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Diocese of St. Cloud v. Arrowood Indemnity Co.

United States District Court, D. Minnesota

July 3, 2018

DIOCESE OF ST. CLOUD; CHURCH OF SAINT JOSEPH, ST. JOSEPH; CHURCH OF SAINT ANTHONY OF PADUA, ST. CLOUD; CHURCH OF OUR LADY OF VICTORY, FERGUS FALLS; CHURCH OF SAINT ANNE, KIMBALL; CHURCH OF SAINT JAMES, RANDALL; CHURCH OF SAINT LOUIS BERTRAND, FORESTON; CHURCH OF SAINT BONIFACE, COLD SPRING; CHURCH OF THE ASSUMPTION, EDEN VALLEY; CHURCH OF SEVEN DOLORS, ALBANY; CHURCH OF SAINT MARY OF THE PRESENTATION, BRECKENRIDGE; CHURCH OF THE HOLY CROSS, ONAMIA; CHURCH OF SAINT GALL, TINTAH; CHURCH OF SAINT OLAF, ELBOW LAKE; CHURCH OF THE IMMACULATE CONCEPTION, OSAKIS; CHURCH OF SAINT PETER, DUMONT; CHURCH OF AVE MARIA, WHEATON; CHURCH OF THE HOLY SPIRIT, ST. CLOUD; CHURCH OF THE HOLY ANGELS OF ST. CLOUD, ST. CLOUD, f/k/a Holy Angels Congregation of St. Cloud, St. Cloud; CHURCH OF SAINT HEDWIG, f/k/a Church of All Saints, Holdingford; CHURCH OF IMMACULATE CONCEPTION, NEW MUNICH; CHURCH OF SAINT PAUL, SAUK CENTRE; CHURCH OF SAINT JOSEPH, CLARISSA; CHURCH OF THE SACRED HEART, STAPLES; CHURCH OF SAINT STANISLAUS, SOBIESKI; CHURCH OF SAINT PETER, ST. CLOUD; CHURCH OF SAINT ANDREW, ELK RIVER; CHURCH OF SAINT EDWARD, BOWLUS; CHURCH OF SAINT PAUL, ST. CLOUD; and CHURCH OF ST. MARY'S CATHEDRAL OF ST. CLOUD, ST. CLOUD, f/k/a Church of the Immaculate Conception, St. Cloud, Plaintiffs,
v.
ARROWOOD INDEMNITY COMPANY, individually and as successor to Royal Indemnity Company, Connecticut Indemnity Company, The Fire & Casualty Insurance Company, Security Insurance Company of Hartford, Connecticut Specialty Insurance Company, New Amsterdam Casualty Company, and Orion Capital Companies; THE OF ST. BENEDICT, d/b/a St. John's Abbey; CONTINENTAL INSURANCE COMPANY; ST. PAUL FIRE AND MARINE INSURANCE COMPANY; TRAVELERS INDEMNITY COMPANY;and HARTFORD ACCIDENT AND INDEMNITY COMPANY, Defendants.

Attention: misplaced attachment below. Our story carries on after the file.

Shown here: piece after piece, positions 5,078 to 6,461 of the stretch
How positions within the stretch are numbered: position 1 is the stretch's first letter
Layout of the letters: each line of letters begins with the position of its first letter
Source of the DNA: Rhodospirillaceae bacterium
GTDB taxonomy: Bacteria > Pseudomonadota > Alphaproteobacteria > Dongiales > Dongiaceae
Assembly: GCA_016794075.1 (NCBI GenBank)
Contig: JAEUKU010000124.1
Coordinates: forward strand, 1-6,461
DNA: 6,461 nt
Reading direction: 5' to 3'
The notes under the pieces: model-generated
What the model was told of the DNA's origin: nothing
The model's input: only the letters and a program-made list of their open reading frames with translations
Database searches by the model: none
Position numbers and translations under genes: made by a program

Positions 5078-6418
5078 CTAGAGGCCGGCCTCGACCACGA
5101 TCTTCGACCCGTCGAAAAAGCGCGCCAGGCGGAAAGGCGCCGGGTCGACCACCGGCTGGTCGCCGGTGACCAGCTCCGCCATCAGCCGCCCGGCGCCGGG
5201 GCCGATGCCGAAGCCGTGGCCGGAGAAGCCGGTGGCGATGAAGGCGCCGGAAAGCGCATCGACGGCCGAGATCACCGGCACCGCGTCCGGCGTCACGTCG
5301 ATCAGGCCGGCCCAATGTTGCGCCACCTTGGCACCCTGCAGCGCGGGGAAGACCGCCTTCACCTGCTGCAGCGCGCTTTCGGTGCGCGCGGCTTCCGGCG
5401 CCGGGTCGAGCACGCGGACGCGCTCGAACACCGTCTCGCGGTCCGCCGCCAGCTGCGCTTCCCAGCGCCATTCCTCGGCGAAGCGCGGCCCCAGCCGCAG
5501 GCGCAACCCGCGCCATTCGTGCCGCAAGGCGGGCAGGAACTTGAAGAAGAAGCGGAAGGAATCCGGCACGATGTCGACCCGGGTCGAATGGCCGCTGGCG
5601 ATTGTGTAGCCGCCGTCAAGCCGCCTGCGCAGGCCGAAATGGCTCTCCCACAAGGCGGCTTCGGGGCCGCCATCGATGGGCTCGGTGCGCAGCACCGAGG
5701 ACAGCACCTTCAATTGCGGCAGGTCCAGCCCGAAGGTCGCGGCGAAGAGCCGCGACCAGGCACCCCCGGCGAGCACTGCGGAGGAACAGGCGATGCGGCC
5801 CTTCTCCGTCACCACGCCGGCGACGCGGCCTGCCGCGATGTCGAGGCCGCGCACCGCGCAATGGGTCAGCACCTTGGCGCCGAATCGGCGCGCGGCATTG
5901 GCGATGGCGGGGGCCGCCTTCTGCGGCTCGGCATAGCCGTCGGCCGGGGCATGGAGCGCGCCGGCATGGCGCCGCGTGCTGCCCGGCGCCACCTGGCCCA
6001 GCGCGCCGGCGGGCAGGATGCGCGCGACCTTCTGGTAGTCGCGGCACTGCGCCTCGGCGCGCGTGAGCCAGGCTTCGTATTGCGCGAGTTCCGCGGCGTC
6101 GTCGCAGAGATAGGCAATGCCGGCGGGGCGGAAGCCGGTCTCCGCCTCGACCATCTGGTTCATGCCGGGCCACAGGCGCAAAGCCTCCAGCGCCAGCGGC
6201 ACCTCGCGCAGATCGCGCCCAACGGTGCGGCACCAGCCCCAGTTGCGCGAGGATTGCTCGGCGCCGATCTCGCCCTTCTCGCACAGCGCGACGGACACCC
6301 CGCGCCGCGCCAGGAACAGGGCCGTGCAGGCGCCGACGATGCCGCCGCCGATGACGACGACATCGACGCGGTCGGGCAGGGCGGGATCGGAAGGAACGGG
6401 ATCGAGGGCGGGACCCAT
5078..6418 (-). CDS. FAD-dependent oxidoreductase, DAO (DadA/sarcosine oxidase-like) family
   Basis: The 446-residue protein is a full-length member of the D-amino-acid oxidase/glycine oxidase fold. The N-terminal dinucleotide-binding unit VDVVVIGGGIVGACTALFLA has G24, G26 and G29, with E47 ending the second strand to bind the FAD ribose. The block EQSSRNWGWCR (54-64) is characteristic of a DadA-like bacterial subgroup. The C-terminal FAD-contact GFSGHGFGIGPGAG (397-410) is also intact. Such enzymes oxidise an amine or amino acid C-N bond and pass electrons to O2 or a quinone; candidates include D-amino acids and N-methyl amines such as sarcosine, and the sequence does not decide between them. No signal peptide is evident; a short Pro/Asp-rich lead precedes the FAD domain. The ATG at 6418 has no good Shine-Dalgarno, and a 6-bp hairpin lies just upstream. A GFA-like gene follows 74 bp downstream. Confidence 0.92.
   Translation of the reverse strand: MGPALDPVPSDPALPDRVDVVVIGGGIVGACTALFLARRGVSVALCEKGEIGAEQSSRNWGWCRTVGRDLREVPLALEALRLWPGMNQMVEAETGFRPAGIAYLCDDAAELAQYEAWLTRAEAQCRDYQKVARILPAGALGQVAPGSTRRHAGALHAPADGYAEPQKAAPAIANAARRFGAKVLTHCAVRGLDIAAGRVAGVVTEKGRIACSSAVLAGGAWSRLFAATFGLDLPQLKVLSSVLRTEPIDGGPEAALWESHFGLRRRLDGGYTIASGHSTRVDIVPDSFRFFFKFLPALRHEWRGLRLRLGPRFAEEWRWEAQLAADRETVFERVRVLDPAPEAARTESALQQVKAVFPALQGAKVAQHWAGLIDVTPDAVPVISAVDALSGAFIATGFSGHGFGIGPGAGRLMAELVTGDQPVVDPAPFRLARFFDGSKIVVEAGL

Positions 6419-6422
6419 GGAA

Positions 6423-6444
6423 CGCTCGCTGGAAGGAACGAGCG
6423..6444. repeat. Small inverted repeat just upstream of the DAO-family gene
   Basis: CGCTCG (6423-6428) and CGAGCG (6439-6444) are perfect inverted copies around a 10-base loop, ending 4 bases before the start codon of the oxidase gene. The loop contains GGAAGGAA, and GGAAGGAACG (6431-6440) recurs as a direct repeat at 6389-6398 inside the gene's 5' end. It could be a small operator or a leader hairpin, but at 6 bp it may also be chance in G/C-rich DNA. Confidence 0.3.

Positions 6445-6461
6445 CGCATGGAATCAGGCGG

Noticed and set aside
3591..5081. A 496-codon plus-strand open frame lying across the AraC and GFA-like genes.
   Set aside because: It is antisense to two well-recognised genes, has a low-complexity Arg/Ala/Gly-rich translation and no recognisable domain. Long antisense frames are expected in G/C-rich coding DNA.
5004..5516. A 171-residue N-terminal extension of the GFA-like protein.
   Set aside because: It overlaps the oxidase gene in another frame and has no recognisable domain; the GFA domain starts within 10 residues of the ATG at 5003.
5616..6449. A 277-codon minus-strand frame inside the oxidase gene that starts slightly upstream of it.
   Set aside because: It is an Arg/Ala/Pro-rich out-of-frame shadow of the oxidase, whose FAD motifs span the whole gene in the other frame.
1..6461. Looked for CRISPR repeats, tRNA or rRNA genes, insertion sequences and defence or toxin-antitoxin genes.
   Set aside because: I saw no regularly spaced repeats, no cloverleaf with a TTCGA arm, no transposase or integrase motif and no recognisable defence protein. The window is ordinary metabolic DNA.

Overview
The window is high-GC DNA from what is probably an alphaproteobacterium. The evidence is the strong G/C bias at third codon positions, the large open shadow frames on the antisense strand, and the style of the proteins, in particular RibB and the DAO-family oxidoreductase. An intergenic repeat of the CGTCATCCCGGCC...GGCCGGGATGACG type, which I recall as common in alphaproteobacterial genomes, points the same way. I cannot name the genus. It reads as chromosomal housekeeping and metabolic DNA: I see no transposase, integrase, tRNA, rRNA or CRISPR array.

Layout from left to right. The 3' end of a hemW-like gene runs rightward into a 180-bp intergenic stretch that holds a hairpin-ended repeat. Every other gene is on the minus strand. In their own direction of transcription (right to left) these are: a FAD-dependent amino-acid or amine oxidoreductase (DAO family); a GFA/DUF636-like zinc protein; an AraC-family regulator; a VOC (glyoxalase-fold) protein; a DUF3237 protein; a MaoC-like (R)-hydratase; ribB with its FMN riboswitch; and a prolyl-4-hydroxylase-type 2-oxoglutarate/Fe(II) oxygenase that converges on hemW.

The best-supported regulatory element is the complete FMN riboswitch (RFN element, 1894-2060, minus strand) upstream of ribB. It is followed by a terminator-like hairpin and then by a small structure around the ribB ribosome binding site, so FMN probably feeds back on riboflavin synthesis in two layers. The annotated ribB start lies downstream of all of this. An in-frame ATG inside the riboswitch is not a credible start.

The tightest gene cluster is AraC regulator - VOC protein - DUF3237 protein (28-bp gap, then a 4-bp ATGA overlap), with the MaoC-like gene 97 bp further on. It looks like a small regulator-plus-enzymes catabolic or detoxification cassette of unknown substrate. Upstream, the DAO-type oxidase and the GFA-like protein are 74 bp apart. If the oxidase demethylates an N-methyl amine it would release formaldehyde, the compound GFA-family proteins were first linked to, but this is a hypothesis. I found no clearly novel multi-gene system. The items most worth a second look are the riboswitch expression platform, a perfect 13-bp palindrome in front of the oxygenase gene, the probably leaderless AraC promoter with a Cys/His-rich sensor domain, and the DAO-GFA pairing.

John H. Faricy, Jr., FARICY LAW FIRM, P.A., 12 South Sixth Street, Suite 211, Minneapolis, MN 55402, for plaintiffs.

          James S. Carter, Jr., James R. Murray, and Jared Zola, BLANK ROME LLP, 1825 Eye Street Northwest, Washington, D.C. 20006, and Stacey L. Sever, STICH ANGELL KREIDLER & DODGE, 250 Second Avenue South, Suite 120, Minneapolis, MN 55401, for defendant The Order of St. Benedict.

          Stacy M. Lundeen, BRADSHAW & BRYANT, PLLC, 1505 Division Street, Waite Park, MN 56387, and Troy A. Poetz, RAJKOWSKI HANSMEIER LTD., P.O. Box 1433, St. Cloud, MN 56302, for defendant Continental Insurance Company.

          Dale O. Thornsjo and Lance D. Meyer, O'MEARA LEER WAGNER & KOHL, P.A., 7401 Metro Boulevard, Suite 600, Minneapolis, MN 55439, for defendant Travelers Indemnity Company.

          MEMORANDUM OPINION AND ORDER

          JOHN R. TUNHEIM, CHIEF JUDGE

         The Diocese of St. Cloud and various Catholic parishes in Minnesota (collectively, “Plaintiffs”) brought this insurance coverage action to determine which parties will pay compensation to victims of clerical abuse who have filed claims in state court.